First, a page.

Herodotus lived to pass on great gossip, so he reported what he heard about “one-eyed men and gold-guarding griffins.” Arimaspians (the name means “one-eyed”) supposedly lived among grumpy eagle-lion hybrids who had made the prudent financial decision to invest in gold. So the griffins were sitting on piles of the stuff, and the Arimaspians would constantly try to steal it. Naturally, if you’re a cyclops, your preferred source of precious metals is from the secret stash guarded by a bloodthirsty bird-beast. Apparently they couldn’t just take it from the Leprechauns like normal people.


(3.116; 4.27)

9. The Severed Head in a Bag of Blood

1982.01.01 queen tomyris

The Iranian Queen Tomyris was a no-nonsense chick who was also, to hear Herodotus tell it, just the tiniest bit out of her ever-loving mind. King Cyrus of Persia pretended to have the hots for her so he could steal her kingdom. Big mistake: Tomyris was no fool, and the plan backfired into an all-out war. The queen crushed the king like a gnat, and Cyrus died in battle. Not satisfied, Tomyris “filled a sack made of skin with human blood,” and “dropped Cyrus’ head into the sack” to disgrace his corpse. The girl could hold a grudge.


10. The Dudes with Faces on their Chests


Those crazy ancient Libyans. They had all kinds of wacky fashions: some of them shaved the left sides of their heads. Some of them painted themselves red. And some of them had no heads, just faces on their torsos.

Wait, what?

Herodotus is very clear: in Western Libya, the natives claimed there were “headless men with eyes in their chests.” That’s all Herodotus says — no comment or mention that this might potentially be a little odd. Just dudes. With no heads. And chest-faces. No one has any clue where he got this idea. Somehow it seems somewhat implausible.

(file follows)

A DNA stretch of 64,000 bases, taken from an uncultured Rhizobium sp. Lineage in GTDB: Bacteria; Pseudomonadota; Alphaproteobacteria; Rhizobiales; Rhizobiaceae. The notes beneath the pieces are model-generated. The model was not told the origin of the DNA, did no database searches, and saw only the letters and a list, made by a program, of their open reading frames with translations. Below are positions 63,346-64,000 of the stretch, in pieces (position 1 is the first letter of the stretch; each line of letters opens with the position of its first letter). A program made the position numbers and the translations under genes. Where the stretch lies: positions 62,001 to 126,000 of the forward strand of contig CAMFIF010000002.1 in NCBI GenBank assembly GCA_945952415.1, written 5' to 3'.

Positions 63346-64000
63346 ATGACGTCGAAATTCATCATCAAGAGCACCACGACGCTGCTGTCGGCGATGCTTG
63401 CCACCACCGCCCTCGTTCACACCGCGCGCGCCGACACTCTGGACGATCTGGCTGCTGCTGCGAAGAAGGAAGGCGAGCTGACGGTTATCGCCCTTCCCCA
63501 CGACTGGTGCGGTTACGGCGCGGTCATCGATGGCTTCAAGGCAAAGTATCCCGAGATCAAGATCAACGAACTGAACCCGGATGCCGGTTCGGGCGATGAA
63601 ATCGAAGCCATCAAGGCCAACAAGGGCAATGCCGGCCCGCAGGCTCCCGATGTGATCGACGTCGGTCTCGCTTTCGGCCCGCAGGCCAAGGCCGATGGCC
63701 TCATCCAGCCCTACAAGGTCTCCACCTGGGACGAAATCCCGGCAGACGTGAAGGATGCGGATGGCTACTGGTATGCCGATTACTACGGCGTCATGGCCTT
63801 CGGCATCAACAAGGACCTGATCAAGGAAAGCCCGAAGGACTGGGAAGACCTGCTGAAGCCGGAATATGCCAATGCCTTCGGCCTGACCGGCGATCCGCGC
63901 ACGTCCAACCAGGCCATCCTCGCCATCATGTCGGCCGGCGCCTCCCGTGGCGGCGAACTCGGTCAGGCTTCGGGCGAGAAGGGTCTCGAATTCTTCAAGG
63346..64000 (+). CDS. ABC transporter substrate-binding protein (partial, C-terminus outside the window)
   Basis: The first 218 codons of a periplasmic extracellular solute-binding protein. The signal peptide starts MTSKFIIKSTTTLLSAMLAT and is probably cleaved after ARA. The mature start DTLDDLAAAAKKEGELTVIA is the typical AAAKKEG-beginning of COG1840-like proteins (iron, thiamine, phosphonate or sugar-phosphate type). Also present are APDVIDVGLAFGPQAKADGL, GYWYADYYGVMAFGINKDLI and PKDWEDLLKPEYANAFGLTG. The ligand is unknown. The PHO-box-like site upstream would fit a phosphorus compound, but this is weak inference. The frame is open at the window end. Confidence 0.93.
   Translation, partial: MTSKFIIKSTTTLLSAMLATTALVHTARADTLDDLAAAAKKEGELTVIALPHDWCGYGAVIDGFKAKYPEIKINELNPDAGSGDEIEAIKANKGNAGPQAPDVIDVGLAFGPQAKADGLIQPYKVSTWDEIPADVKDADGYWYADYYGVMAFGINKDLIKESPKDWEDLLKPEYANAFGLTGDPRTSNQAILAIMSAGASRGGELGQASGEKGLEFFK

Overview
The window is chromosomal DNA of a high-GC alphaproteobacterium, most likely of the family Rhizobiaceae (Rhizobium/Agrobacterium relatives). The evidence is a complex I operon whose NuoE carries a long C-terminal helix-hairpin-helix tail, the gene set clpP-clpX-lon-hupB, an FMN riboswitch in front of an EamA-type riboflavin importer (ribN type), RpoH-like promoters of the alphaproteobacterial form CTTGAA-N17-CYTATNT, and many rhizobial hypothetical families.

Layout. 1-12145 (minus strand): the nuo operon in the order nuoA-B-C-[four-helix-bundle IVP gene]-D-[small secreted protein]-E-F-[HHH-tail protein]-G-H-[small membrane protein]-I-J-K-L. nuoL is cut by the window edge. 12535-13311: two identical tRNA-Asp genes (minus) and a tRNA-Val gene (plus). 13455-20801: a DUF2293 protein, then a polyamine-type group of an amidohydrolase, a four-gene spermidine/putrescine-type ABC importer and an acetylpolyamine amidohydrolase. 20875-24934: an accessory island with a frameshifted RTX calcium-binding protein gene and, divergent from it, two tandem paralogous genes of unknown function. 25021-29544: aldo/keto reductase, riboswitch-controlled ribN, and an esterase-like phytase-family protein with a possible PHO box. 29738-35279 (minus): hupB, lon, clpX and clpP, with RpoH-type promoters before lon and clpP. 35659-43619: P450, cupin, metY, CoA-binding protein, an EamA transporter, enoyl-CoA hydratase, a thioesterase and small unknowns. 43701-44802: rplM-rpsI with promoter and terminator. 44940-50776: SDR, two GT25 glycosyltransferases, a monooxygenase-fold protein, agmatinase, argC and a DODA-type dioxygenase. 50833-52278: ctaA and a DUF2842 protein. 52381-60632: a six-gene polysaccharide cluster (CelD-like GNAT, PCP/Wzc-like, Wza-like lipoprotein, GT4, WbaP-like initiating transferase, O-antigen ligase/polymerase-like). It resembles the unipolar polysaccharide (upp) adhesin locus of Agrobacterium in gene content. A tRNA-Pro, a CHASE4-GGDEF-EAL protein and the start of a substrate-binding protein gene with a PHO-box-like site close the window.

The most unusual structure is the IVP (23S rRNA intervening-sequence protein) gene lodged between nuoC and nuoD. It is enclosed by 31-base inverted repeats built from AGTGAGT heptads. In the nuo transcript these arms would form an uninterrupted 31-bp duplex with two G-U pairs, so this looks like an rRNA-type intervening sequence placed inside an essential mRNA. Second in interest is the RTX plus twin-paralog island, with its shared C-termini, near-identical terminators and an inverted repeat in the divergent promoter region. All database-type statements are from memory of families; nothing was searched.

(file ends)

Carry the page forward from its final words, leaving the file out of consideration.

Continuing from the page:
So at this point it’s probably obvious why Herodotus, the “Father of History,” is also called the “Father of Lies.” What do you think — could any of these have really happened? Should some of them have been in 300? These ten are the ones that most rock my world, but if you’ve got others, shout them out. The lines are open — comment below!


This is part two of my series on 300 — last week I looked at the coolest bits that are in the movie, and where they come from in Herodotus. Next week, I’m planning to put it all together to explain why 300, for all its tall tales, is actually more accurate than your history textbook. You won’t want to miss it — it’ll blow your mind.

image illustrations via herehere, here, hereherehere, here, here, herehere, shutterstock –